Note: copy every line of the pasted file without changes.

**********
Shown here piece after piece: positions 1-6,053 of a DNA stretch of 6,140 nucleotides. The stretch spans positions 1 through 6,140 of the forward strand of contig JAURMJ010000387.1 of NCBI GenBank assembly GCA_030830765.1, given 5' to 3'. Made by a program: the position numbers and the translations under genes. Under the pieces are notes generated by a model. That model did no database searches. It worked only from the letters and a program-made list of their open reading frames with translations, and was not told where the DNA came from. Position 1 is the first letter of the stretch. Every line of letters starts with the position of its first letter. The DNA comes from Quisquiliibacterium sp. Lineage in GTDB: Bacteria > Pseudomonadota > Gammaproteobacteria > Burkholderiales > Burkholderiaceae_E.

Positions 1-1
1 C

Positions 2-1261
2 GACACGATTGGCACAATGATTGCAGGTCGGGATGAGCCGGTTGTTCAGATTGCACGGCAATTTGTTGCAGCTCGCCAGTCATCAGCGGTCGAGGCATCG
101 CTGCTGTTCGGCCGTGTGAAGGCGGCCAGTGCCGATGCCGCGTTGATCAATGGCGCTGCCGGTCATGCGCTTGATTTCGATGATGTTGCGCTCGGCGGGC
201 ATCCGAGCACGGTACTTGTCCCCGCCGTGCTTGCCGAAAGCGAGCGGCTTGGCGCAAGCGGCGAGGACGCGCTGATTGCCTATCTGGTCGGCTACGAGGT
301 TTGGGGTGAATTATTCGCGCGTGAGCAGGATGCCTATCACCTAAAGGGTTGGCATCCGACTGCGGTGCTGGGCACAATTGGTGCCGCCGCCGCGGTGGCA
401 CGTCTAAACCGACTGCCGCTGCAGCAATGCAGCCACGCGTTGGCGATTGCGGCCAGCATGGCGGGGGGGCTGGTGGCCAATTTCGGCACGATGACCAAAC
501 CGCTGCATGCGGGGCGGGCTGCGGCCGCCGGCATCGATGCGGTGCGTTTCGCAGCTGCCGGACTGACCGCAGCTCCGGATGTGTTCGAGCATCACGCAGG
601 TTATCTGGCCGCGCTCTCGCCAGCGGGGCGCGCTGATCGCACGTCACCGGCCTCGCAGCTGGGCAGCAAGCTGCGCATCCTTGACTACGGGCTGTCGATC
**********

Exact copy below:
Shown here piece after piece: positions 1-6,053 of a DNA stretch of 6,140 nucleotides. The stretch spans positions 1 through 6,140 of the forward strand of contig JAURMJ010000387.1 of NCBI GenBank assembly GCA_030830765.1, given 5' to 3'. Made by a program: the position numbers and the translations under genes. Under the pieces are notes generated by a model. That model did no database searches. It worked only from the letters and a program-made list of their open reading frames with translations, and was not told where the DNA came from. Position 1 is the first letter of the stretch. Every line of letters starts with the position of its first letter. The DNA comes from Quisquiliibacterium sp. Lineage in GTDB: Bacteria > Pseudomonadota > Gammaproteobacteria > Burkholderiales > Burkholderiaceae_E.

Positions 1-1
1 C

Positions 2-1261
2 GACACGATTGGCACAATGATTGCAGGTCGGGATGAGCCGGTTGTTCAGATTGCACGGCAATTTGTTGCAGCTCGCCAGTCATCAGCGGTCGAGGCATCG
101 CTGCTGTTCGGCCGTGTGAAGGCGGCCAGTGCCGATGCCGCGTTGATCAATGGCGCTGCCGGTCATGCGCTTGATTTCGATGATGTTGCGCTCGGCGGGC
201 ATCCGAGCACGGTACTTGTCCCCGCCGTGCTTGCCGAAAGCGAGCGGCTTGGCGCAAGCGGCGAGGACGCGCTGATTGCCTATCTGGTCGGCTACGAGGT
301 TTGGGGTGAATTATTCGCGCGTGAGCAGGATGCCTATCACCTAAAGGGTTGGCATCCGACTGCGGTGCTGGGCACAATTGGTGCCGCCGCCGCGGTGGCA
401 CGTCTAAACCGACTGCCGCTGCAGCAATGCAGCCACGCGTTGGCGATTGCGGCCAGCATGGCGGGGGGGCTGGTGGCCAATTTCGGCACGATGACCAAAC
501 CGCTGCATGCGGGGCGGGCTGCGGCCGCCGGCATCGATGCGGTGCGTTTCGCAGCTGCCGGACTGACCGCAGCTCCGGATGTGTTCGAGCATCACGCAGG
601 TTATCTGGCCGCGCTCTCGCCAGCGGGGCGCGCTGATCGCACGTCACCGGCCTCGCAGCTGGGCAGCAAGCTGCGCATCCTTGACTACGGGCTGTCGATC